Novel theory explains carbon levels in the modern Martian atmosphere
Scientists believe that Mars once played host to a much warmer and wetter climate, but for that to be the case it must have once had a thicker atmosphere. There's a big problem with that theory, though, with detected levels of carbon not playing nice with atmospheric loss theories. Now, a joint team from NASA's Jet Propulsion Laboratory (JPL) and the California Institute of Technology (Caltech) believes it may have solved the problem, with a new theory that explains the issue by means of two simultaneous mechanisms.
Broadly speaking, there are two ways in which Mars could have lost carbon dioxide from its atmosphere. The first is by it having been slowly incorporated into rocks known as carbonates. While this was a reasonable theory for some time, data gathered from numerous orbiters suggested that there are nowhere near enough carbonates in the upper half mile (0.8 km) of the crust to account for the level of carbon that would have been present in the ancient atmosphere.
The second possibility is that the carbon escaped out into space due to interactions between solar winds and the upper atmosphere – a process known as sputtering. Results from NASA's Mars Atmosphere and Volatile Evolution mission (MAVEN) recently found that the planet is currently losing around 100 g (3.5 oz) of particles each and every second, strongly indicating that the majority of the historic atmospheric loss occurred in this way.
While that might seem like the end of the issue, things get much more complicated when you start to look in detail at carbon isotope levels. The processes that are determined to have led to the current state of the atmosphere must line up with how the levels of carbon-12 and carbon-13 (isotopes that differ in the number of neutrons present in each nucleus) in order for a theory to be deemed correct. Otherwise, we're missing a piece of the puzzle.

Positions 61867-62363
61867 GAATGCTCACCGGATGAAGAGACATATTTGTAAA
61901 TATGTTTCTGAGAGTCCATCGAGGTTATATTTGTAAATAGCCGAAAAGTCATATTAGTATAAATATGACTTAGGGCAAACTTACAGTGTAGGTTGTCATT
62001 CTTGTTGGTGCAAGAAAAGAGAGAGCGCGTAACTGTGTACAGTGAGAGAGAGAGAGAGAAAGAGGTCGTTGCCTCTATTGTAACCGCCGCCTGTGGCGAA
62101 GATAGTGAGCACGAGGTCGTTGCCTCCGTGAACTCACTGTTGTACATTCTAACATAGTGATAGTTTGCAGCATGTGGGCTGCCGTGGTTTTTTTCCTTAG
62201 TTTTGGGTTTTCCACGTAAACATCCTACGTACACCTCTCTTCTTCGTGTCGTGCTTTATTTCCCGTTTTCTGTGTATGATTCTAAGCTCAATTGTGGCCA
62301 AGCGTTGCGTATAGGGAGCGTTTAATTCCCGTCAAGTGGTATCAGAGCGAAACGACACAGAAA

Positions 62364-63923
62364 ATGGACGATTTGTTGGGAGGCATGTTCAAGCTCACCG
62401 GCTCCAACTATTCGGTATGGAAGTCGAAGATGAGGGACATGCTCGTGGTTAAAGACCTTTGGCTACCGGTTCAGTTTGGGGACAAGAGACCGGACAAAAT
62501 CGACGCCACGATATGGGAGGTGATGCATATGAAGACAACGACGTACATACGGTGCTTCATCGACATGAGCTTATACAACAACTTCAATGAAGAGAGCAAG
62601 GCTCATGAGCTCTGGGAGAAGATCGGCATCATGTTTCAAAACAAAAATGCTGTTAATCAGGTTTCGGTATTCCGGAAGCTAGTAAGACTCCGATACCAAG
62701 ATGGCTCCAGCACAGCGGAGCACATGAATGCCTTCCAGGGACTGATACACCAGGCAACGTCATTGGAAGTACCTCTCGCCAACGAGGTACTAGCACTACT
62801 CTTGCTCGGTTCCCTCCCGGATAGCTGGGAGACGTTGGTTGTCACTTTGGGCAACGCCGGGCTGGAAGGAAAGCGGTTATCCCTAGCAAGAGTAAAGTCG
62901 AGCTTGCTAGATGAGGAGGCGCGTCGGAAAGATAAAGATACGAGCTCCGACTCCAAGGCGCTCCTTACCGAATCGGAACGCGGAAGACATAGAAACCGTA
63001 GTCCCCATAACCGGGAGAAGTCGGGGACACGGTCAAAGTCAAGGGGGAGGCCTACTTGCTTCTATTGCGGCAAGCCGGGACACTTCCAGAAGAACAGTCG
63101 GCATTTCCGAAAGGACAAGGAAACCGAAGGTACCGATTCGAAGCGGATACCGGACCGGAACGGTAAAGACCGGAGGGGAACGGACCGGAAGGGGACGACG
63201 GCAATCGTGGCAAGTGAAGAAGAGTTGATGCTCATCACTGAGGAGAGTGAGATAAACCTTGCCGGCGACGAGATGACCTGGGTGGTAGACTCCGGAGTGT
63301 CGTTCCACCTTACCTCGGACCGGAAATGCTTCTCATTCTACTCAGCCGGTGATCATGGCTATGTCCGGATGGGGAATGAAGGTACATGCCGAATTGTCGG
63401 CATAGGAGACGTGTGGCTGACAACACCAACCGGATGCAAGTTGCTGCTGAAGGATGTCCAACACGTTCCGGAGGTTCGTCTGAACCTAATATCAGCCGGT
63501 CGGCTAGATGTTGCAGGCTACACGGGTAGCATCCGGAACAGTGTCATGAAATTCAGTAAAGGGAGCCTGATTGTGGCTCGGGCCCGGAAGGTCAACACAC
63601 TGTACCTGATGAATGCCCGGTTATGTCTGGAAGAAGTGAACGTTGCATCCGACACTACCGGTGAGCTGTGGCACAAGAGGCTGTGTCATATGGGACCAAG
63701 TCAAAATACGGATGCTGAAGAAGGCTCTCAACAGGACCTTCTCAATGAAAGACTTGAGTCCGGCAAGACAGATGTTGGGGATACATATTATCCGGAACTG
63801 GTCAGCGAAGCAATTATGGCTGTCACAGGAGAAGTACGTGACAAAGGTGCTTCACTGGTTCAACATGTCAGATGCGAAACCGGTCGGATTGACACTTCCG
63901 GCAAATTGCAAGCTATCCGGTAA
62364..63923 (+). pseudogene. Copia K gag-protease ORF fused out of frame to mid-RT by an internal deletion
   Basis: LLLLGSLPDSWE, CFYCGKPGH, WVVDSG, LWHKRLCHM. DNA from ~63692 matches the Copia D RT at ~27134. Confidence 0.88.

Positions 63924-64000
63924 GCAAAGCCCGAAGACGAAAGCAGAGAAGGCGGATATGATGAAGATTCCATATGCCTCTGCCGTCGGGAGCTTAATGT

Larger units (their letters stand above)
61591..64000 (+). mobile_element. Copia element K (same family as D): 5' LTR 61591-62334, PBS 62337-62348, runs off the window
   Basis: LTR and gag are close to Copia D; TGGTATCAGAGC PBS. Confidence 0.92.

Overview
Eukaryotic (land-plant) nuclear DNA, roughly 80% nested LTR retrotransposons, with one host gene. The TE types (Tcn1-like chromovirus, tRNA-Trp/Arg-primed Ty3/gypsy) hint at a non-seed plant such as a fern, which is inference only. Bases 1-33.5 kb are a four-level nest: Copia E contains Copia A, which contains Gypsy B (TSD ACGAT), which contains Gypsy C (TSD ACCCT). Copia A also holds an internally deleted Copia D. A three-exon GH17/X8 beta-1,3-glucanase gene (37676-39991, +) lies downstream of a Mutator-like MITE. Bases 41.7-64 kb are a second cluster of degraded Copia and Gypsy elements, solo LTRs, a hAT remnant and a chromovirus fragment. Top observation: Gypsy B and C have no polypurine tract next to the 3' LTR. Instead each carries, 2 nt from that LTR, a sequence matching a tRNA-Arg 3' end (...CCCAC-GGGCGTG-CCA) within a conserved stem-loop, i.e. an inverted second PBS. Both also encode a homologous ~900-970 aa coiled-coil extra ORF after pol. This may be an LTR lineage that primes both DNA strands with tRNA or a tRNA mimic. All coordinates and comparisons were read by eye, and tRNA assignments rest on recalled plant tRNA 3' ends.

The change in the ratios between the isotopes was determined by analyzing meteorites containing volcanically released gases from deep within planet – the original atmospheric condition – and modern readings taken by the Sample Analysis at Mars (SAM) instrument on NASA's Curiosity rover.
The sputtering process, as observed by MAVEN, tends to leave behind slightly more of the isotope carbon-13 than carbon-12. However, readings of the modern Martian atmosphere show far higher levels of carbon-13 than should be present if sputtering was solely responsible for the atmospheric loss.
To account for that discrepancy, the team added a second mechanism to its model, known as ultraviolet photodissociation. This process involves UV light hitting carbon dioxide molecules in the atmosphere, splitting them into oxygen and carbon monoxide. The light then strikes the carbon monoxide component and separates it into carbon and oxygen. Not only would the process give some carbon atoms enough energy to escape the atmosphere, but the lighter carbon-12 isotopes are far more likely to escape than the weightier carbon-13.
The amount of carbon that escapes due to this process is minimal, but when it's effects are plotted on such a long timescale, it makes a big impact, accounting for the previously unexplained carbon isotopic ratio. Overall, the new theory solves one of the big mysteries about the Red Planet.
"Our paper shows that transitioning from a moderately dense atmosphere to the current thin one is entirely possible," says lead author Renyu Hu. "It is exciting that what we know about the Martian atmosphere can now be pieced together into a consistent picture of its evolution – and this does not require a massive undetected carbon reservoir."
The findings of the research were published in the journal Nature Communications.